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This weekend, between triathlon training obligations and the resulting never-ending laundry pile, I made a quick drive up to Massachusetts to attended a reunion with college friends I hadn't seen in over twenty years. It's not the first time I went to something like this and had my mind ever so slightly blown by the experience.
Part of it was walking around the rural campus that at one time had felt so new and vast. Somehow, over the years, it has contracted. The buildings now looked shabby, smaller, and closer together. I felt like I was touring an aged movie set. It was as if that time in my life was a story that the me of today did not live.
Thinking back to my short time there (I lasted two difficult years at Hampshire before walking away from college entirely for over a decade), I felt fragile, timid, alone, and insignificant, somewhat invisible, only marginally likeable. The surprise I felt this weekend when people I wasn't sure would even remember me greeted me with gusto made me notice that I still, on some level, carry that expectation that I am a marginal being.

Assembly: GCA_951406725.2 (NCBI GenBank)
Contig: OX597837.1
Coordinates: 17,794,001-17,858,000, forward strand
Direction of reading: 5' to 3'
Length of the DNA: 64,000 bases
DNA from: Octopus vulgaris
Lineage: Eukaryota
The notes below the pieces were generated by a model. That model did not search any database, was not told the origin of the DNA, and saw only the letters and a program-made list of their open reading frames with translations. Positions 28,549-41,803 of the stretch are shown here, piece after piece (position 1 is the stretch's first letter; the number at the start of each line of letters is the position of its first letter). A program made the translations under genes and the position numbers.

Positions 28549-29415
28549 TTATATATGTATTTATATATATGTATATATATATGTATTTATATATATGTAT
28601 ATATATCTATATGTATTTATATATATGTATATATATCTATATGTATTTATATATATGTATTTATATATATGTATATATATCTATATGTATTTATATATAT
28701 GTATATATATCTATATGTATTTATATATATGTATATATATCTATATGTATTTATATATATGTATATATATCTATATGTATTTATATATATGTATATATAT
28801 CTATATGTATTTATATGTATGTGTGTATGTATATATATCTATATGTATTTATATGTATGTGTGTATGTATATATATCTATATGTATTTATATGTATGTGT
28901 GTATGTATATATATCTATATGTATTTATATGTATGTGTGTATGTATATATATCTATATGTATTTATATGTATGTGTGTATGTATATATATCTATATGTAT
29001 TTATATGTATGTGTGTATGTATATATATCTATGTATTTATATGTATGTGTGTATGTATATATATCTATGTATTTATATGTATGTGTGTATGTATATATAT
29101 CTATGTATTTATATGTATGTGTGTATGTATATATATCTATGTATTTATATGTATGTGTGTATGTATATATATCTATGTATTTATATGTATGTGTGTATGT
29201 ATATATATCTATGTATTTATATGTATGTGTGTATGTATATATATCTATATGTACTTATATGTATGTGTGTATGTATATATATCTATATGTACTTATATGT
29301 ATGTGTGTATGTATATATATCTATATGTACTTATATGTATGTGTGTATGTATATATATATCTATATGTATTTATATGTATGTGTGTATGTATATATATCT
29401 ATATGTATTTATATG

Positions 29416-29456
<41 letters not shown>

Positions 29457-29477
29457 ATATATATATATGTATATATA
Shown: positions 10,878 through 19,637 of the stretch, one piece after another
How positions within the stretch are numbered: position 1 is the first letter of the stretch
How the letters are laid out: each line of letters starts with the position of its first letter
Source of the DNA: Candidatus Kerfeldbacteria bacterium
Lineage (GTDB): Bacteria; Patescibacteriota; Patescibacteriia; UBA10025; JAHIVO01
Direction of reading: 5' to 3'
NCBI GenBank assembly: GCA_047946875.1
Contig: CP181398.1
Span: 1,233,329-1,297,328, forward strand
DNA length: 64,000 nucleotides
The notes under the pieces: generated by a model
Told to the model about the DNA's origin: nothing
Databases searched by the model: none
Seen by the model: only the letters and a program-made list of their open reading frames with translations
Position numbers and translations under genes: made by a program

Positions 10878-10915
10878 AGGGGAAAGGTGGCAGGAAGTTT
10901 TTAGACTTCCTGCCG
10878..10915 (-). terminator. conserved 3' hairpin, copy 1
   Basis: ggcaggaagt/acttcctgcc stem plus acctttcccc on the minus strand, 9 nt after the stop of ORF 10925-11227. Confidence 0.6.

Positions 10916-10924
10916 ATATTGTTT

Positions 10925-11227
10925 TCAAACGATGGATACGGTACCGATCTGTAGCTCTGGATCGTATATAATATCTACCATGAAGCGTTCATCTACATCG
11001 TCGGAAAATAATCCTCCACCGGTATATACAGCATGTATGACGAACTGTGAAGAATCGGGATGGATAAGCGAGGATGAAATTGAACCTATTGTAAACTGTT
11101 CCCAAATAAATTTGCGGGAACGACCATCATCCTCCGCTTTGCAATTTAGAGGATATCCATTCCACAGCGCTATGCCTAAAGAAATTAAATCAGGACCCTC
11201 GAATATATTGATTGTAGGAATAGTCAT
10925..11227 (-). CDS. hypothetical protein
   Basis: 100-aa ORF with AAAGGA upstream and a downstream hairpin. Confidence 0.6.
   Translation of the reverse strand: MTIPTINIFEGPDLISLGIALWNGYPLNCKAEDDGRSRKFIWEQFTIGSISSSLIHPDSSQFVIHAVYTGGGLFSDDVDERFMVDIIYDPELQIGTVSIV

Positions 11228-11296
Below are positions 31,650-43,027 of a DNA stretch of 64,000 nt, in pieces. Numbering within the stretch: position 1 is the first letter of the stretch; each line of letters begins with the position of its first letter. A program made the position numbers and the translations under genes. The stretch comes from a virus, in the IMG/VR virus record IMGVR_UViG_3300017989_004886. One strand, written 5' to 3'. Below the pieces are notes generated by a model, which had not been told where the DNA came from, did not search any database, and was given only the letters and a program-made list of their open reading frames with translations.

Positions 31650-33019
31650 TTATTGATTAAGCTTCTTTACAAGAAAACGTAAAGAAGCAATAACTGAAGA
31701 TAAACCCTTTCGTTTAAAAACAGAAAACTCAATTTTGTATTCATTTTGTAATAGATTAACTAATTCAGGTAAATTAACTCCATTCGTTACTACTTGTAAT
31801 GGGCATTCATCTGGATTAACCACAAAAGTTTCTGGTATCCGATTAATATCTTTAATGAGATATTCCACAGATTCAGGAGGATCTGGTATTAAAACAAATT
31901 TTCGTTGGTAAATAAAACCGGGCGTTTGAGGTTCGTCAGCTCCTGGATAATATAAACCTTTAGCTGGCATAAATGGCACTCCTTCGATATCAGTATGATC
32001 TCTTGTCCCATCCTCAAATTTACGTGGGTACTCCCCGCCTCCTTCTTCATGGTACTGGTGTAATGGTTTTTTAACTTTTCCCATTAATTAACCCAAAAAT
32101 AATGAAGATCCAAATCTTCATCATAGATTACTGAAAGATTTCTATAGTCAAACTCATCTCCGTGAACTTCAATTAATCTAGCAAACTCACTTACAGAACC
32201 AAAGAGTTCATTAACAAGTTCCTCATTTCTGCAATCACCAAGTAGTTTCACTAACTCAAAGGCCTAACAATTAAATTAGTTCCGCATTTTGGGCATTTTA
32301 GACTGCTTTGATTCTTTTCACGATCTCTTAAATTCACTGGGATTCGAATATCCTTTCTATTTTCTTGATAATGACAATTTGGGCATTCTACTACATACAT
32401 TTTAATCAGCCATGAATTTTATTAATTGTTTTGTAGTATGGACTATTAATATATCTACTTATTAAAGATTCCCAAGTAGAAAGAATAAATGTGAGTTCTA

But this is changing.
I spotted an old neighbor in the crowd, sporting the same big smile that warmed my shivering heart in the old days. Even so, I was always so timid around him, as if that warmth were not really meant for me, or if I let it show that I was lonely, it would brand me as unworthy of love. Even now, I wasn't sure he'd remember me. But a second later he spotted me and cried out, "Amy!" smiling wide and opening his arms for a hug. As I stepped into that hug it felt like a thin layer of glass shattered and fell away from my body.
When presented with the opportunity to revisit your past, I urge you to go. Especially if it wasn't an unequivocally wonderful time. It is so good to realize that the bad stuff is over and maybe, actually, wasn't exactly as bad as it seemed.